There continue to be advances in developing drugs that target the VEGF axis and related pathways, but other targets need to be identified and new therapies developed. Recently great interest has arisen surrounding the role of metabolism in regulating vessel growth (Potente & Carmeliet 2017). Perhaps not surprisingly, as in oxygen deprivation, paucity in the supply of essential metabolites is a trigger for new blood vessel growth. It is likely to be only a matter of time before new therapeutic approaches based on this knowledge will become mainstream.
In our own laboratory, work funded by the Medical Research Council (UK), the Wellcome Trust, the British Heart Foundation and University College London Technology Fund, led to the identification of a novel therapeutic target, leucine-rich alpha-2 glycoprotein-1 (LRG1) (Wang et al 2013). Unlike the VEGF axis, this secreted molecule is not involved in developmental angiogenesis but is only induced in diseased tissue where it corrupts the normal angiogenic process. This discovery may explain why blood vessels grow abnormally in disease.
Interestingly, in cancer there is a growing view that rather than destroy abnormal tumour vessels or inhibit their growth, it may be more appropriate to improve their function; a process termed vascular normalisation (Jain 2015). This is predicated on evidence that an inadequate blood supply is both pro-oncogenic and limits the delivery of therapeutics. In laboratory studies we have found that blocking LRG1 improves vascular function and the delivery of other tumour drugs. Based on our findings we have developed a therapeutic antibody (Magacizumab) and clinical trials in ocular neovascular disease and cancer are planned through the support of UCL Business and the formation of a spin-out company.
Therapeutic targeting of the vasculature is likely to be of increasing importance in the treatment of many diseases and with personalised medicine and greater use of combinatorial drug approaches the outlook is promising. However, many obstacles lie ahead not least of which is the challenging funding landscape and the possible damage to cross-EU research threatened by Brexit. Laboratories throughout Europe have made and will if given adequate support, continue to make a substantial contribution to our knowledge in this field. Governments and funding agencies must, therefore, be prepared to invest long-term in both fundamental discovery science in this area as well as translational proof of concept research.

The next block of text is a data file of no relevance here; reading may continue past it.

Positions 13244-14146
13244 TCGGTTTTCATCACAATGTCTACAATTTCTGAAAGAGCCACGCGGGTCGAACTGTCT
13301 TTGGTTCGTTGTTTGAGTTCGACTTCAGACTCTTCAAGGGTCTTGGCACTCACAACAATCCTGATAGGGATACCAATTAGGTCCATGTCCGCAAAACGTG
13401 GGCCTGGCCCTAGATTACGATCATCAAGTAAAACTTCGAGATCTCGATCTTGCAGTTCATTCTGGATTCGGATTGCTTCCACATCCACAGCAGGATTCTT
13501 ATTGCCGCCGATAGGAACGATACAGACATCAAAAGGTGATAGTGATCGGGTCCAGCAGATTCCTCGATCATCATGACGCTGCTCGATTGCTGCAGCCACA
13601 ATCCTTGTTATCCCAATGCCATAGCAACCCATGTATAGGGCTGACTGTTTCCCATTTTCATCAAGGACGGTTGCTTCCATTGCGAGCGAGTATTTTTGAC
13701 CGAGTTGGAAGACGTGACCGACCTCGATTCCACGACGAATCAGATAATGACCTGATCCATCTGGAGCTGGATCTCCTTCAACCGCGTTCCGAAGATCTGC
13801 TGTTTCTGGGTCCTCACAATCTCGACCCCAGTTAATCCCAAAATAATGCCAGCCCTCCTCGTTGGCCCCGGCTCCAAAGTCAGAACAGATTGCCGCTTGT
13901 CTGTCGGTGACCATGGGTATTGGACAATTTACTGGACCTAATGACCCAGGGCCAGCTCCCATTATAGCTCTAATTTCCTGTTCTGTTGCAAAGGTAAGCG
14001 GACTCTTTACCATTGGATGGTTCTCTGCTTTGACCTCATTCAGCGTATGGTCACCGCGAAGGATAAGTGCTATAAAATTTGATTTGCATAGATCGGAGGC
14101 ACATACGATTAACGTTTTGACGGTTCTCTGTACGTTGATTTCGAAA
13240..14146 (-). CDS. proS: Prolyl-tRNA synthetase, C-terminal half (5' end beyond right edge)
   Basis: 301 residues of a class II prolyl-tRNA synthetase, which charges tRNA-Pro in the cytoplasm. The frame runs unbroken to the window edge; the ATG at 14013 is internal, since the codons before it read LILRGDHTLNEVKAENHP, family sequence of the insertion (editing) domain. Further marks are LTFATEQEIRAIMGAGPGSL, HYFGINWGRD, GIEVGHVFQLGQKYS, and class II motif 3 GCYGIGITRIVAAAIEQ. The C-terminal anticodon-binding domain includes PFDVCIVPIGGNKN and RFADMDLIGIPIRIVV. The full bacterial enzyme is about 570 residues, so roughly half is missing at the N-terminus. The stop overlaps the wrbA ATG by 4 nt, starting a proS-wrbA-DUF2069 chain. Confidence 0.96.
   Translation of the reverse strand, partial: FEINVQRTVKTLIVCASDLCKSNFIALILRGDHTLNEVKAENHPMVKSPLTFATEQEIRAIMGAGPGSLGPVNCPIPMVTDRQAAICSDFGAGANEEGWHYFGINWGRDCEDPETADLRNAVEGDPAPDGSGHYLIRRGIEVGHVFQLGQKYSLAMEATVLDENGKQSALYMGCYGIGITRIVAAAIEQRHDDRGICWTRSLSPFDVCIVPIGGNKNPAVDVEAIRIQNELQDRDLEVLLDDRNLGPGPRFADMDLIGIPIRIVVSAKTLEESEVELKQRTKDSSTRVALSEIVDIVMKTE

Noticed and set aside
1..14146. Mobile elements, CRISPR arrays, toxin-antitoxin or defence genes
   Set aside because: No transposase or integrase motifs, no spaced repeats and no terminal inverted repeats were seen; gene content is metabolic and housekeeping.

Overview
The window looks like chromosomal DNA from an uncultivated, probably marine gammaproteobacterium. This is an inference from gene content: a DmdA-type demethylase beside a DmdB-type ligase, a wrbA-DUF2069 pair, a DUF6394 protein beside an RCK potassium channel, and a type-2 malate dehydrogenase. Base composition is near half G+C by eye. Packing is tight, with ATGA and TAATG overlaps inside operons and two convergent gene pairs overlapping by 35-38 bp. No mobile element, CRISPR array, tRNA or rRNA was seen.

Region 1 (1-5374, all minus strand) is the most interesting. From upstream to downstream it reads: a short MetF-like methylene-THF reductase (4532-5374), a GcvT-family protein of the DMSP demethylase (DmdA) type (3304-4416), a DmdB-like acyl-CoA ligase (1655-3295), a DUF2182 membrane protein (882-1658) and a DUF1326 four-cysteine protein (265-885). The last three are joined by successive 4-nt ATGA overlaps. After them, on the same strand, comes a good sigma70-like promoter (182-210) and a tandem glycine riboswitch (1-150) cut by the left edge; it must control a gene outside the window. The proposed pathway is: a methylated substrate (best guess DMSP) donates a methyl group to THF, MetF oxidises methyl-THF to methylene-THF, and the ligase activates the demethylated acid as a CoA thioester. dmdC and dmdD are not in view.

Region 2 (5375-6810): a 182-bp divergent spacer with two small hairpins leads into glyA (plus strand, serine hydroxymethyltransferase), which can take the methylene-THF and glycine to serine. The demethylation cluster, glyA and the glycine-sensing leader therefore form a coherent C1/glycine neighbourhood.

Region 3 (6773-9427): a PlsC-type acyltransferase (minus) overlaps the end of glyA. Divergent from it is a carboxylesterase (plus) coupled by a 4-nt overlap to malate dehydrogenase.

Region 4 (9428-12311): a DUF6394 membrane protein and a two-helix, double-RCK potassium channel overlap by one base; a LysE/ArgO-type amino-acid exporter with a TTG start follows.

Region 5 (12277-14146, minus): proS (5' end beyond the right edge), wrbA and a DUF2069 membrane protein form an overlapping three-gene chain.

As it can take the best part of 15 years to go from target discovery to clinical trials long-term strategies are essential. It is recognised that the attrition rate along the road to delivering new treatments is high but the rewards, both in terms of health and wealth, are considerable. For example, the tens of millions of people worldwide diagnosed with cancer, nAMD and PDR each year will benefit, and with the market value of anti-VEGF therapies alone in these diseases currently ~$10 billion per annum it is incumbent on the European governments to ensure that there is adequate investment in this area.
Potente M, Carmeliet P. The Link Between Angiogenesis and Endothelial Metabolism. Annu Rev Physiol. 2017 Feb 10;79:43-66.
Apte RS, Chen DS, Ferrara N. VEGF in Signaling and Disease: Beyond Discovery and Development. Cell. 2019 Mar 7;176(6):1248-1264.
Folkman J. Tumor angiogenesis: therapeutic implications. N Engl J Med. 1971 Nov 18;285(21):1182-6.
Wang X, Abraham S, McKenzie JAG, Jeffs N, Swire M, Tripathi VB, Luhmann UFO, Lange CAK, Zhai Z, Arthur HM, Bainbridge J, Moss SE, Greenwood J. LRG1 promotes angiogenesis by modulating endothelial TGF-β signalling. Nature. 2013 Jul 18;499(7458):306-11.
Jain RK. Normalization of tumor vasculature: an emerging concept in antiangiogenic therapy. Science. 2005 Jan 7;307(5706):58-62.
Please note: This is a commercial profile
John Greenwood PhD FRCPath
Davson Professor of Biomedical Research
UCL Institute of Ophthalmology
Tel: +44 (0)207 608 6858
Stephen E. Moss PhD
Ashton Professor of Biomedical Research
UCL Institute of Ophthalmology
Tel: +44 (0)207 608 6973
Editor's Recommended Articles
Must Read >> The vascular origin of mental health disorders
Must Read >> Neocytolysis: When young red blood cells die first